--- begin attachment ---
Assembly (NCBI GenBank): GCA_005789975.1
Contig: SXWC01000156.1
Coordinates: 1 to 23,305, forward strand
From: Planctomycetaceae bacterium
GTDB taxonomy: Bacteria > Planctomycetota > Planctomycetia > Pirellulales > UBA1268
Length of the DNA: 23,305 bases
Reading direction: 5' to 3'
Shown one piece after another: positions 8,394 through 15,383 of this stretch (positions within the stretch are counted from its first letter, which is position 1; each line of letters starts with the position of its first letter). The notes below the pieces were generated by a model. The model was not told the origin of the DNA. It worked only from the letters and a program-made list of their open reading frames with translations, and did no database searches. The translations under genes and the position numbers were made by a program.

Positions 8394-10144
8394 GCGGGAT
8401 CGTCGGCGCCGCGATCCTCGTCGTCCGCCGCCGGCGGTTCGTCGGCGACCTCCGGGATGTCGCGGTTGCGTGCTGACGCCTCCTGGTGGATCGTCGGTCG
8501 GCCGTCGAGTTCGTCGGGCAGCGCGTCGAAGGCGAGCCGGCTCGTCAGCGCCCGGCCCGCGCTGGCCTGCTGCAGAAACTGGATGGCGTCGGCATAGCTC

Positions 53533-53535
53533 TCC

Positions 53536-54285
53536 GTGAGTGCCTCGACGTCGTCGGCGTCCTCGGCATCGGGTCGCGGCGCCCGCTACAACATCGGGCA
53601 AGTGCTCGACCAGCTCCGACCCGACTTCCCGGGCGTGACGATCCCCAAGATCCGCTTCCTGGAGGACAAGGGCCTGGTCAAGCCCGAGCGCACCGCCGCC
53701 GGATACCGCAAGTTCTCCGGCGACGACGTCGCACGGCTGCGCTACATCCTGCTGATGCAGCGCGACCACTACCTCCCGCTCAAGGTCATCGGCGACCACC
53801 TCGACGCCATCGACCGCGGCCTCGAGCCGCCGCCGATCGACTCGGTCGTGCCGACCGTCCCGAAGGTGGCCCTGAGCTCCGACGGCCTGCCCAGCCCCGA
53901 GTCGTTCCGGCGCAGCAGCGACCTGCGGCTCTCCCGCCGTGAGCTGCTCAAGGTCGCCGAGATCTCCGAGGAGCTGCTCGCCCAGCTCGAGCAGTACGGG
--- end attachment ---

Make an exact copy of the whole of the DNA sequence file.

Assembly (NCBI GenBank): GCA_005789975.1
Contig: SXWC01000156.1
Coordinates: 1 to 23,305, forward strand
From: Planctomycetaceae bacterium
GTDB taxonomy: Bacteria > Planctomycetota > Planctomycetia > Pirellulales > UBA1268
Length of the DNA: 23,305 bases
Reading direction: 5' to 3'
Shown one piece after another: positions 8,394 through 15,383 of this stretch (positions within the stretch are counted from its first letter, which is position 1; each line of letters starts with the position of its first letter). The notes below the pieces were generated by a model. The model was not told the origin of the DNA. It worked only from the letters and a program-made list of their open reading frames with translations, and did no database searches. The translations under genes and the position numbers were made by a program.

Positions 8394-10144
8394 GCGGGAT
8401 CGTCGGCGCCGCGATCCTCGTCGTCCGCCGCCGGCGGTTCGTCGGCGACCTCCGGGATGTCGCGGTTGCGTGCTGACGCCTCCTGGTGGATCGTCGGTCG
8501 GCCGTCGAGTTCGTCGGGCAGCGCGTCGAAGGCGAGCCGGCTCGTCAGCGCCCGGCCCGCGCTGGCCTGCTGCAGAAACTGGATGGCGTCGGCATAGCTC

Positions 53533-53535
53533 TCC

Positions 53536-54285
53536 GTGAGTGCCTCGACGTCGTCGGCGTCCTCGGCATCGGGTCGCGGCGCCCGCTACAACATCGGGCA
53601 AGTGCTCGACCAGCTCCGACCCGACTTCCCGGGCGTGACGATCCCCAAGATCCGCTTCCTGGAGGACAAGGGCCTGGTCAAGCCCGAGCGCACCGCCGCC
53701 GGATACCGCAAGTTCTCCGGCGACGACGTCGCACGGCTGCGCTACATCCTGCTGATGCAGCGCGACCACTACCTCCCGCTCAAGGTCATCGGCGACCACC
53801 TCGACGCCATCGACCGCGGCCTCGAGCCGCCGCCGATCGACTCGGTCGTGCCGACCGTCCCGAAGGTGGCCCTGAGCTCCGACGGCCTGCCCAGCCCCGA
53901 GTCGTTCCGGCGCAGCAGCGACCTGCGGCTCTCCCGCCGTGAGCTGCTCAAGGTCGCCGAGATCTCCGAGGAGCTGCTCGCCCAGCTCGAGCAGTACGGG